• 2020 Capital, developers of two sites in the Old Kent Rd area
    Avanton, owners of several Old Kent Rd sites including the Ruby Triangle and gasworks
    Berkeley, who have plans for a site on Malt Street
    British Land, the council’s Canada Water development partner
    Get Living, the build-to-rent brand which is a partnership between Qatari Diar and clients of Delancey, active at the Elephant & Castle
    Grosvenor, who have just received approval for their Biscuit Factory scheme in SE16
    Hollybrook – Southwark-based developers with several sites in the borough
    Joseph Homes – developers of a tall building in Sylvan Grove off Old Kent Rd.
    London Square – developers of the old Crosse & Blackwell factory in Bermondsey
    Safestore – self-storage firm with an Old Kent Road site
    Shaw Corporation – developers of HSS Hire and BP petrol station on Old Kent Road
    Urban & Provincial – developers of Carpetright site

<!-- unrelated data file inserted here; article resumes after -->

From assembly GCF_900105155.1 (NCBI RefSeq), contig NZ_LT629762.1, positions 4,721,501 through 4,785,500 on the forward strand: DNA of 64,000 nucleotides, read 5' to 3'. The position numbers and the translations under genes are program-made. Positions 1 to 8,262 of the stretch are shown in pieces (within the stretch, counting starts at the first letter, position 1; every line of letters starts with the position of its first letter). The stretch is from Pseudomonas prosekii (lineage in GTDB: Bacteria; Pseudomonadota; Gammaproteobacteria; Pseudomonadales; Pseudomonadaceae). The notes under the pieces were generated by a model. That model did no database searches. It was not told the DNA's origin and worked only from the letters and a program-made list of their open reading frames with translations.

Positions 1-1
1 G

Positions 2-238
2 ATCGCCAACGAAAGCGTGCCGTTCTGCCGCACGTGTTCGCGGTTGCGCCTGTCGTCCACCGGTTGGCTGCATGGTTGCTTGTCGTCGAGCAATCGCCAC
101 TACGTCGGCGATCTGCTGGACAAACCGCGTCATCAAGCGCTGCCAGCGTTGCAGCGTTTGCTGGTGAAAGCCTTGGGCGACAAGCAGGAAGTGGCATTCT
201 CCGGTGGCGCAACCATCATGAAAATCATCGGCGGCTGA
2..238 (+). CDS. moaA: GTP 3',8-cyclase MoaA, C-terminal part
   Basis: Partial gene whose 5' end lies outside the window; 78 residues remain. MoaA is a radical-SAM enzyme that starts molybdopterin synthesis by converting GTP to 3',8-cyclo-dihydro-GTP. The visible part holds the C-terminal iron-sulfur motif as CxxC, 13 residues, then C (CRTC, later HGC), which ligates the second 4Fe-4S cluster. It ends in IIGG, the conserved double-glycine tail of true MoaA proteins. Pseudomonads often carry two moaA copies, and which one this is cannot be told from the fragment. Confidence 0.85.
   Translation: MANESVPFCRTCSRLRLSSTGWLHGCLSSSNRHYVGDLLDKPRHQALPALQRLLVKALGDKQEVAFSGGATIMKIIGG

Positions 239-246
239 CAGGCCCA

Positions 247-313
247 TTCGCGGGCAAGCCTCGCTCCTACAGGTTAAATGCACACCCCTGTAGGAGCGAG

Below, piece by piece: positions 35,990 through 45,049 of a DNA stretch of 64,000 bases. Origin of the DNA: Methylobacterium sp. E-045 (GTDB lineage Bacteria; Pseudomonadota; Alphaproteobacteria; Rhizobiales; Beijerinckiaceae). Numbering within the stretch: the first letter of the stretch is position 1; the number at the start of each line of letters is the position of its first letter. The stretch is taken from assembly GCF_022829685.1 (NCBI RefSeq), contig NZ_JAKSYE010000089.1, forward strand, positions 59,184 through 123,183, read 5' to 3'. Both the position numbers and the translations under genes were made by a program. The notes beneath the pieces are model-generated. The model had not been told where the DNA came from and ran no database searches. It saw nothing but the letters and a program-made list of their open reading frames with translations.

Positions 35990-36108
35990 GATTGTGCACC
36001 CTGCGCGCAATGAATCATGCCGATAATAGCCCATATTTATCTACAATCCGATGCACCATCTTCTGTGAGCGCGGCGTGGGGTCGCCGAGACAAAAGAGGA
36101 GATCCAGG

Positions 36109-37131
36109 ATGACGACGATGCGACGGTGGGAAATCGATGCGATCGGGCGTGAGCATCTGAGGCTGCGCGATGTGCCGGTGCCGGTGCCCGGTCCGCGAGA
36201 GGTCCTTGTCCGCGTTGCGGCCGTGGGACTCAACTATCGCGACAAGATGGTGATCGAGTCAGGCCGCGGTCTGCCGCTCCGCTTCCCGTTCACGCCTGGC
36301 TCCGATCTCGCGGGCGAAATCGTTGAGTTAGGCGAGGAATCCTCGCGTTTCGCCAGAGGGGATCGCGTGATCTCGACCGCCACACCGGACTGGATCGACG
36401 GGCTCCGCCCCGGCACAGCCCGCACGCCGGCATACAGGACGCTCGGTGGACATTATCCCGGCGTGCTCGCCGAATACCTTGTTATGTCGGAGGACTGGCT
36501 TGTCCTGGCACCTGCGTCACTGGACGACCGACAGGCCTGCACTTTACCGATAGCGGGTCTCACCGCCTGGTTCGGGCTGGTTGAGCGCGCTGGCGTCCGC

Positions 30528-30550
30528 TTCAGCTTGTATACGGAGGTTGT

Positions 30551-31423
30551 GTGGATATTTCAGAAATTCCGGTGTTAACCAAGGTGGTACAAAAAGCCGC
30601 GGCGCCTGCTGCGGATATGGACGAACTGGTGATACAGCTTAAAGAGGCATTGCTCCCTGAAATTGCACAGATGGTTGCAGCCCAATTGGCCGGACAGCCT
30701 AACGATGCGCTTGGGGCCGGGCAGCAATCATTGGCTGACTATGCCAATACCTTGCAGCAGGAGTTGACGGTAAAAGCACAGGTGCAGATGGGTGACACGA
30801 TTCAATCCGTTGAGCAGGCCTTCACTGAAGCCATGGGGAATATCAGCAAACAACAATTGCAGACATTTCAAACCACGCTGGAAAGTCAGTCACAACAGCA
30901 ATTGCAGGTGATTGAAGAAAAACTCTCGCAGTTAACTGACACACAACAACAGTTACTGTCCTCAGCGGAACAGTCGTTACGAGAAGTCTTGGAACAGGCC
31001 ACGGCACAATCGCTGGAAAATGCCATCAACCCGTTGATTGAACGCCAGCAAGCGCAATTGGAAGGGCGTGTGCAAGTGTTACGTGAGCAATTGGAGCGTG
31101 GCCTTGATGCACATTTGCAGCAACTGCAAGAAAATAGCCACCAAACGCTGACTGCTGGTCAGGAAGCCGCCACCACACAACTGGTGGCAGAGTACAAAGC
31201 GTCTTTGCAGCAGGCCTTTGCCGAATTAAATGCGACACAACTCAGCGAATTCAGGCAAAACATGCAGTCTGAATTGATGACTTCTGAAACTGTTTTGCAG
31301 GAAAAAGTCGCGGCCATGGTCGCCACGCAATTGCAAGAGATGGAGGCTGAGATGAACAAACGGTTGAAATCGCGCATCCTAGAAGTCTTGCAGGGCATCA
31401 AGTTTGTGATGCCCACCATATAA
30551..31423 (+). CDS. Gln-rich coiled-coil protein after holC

You see where Workers City and we are going with this!

 

• “HOW ABOUT ‘FUCK DELANCEY’ AS THE SLOGAN?!”

When the Delancey date with the local community was announced a few weeks ago, Up The Elephant decided to in some ways escalate their campaign by hosting an ‘Unwelcoming Delancey’ protest outside the Empowering Communities event and to tell Delancey plainly to their face that we will fight to win this campaign. But fighting to win needs fighting words and so the event was underscored with the idea that the brilliant community of The Elephant will no longer stand deferent to the higher-ups, the powers that be, the developers and the Council and any or all of those who are complicit in the destruction of our neighbourhood. Although the demo would not interfere with those attending who wanted to hear updates from the Council, we would face Delancey down with a less than happy smiley face. The modern political terrain seems to be one where politeness is demanded at all times from we underlings lest those in power don’t get their way. Of course the actual slow violence of destroying our communities can then never be up for any angry questioning. As working class people who have been schooled from day one in deference to our betters, it didn’t take us long to throw that in the bin after many humiliating experiences at the hands of those above us.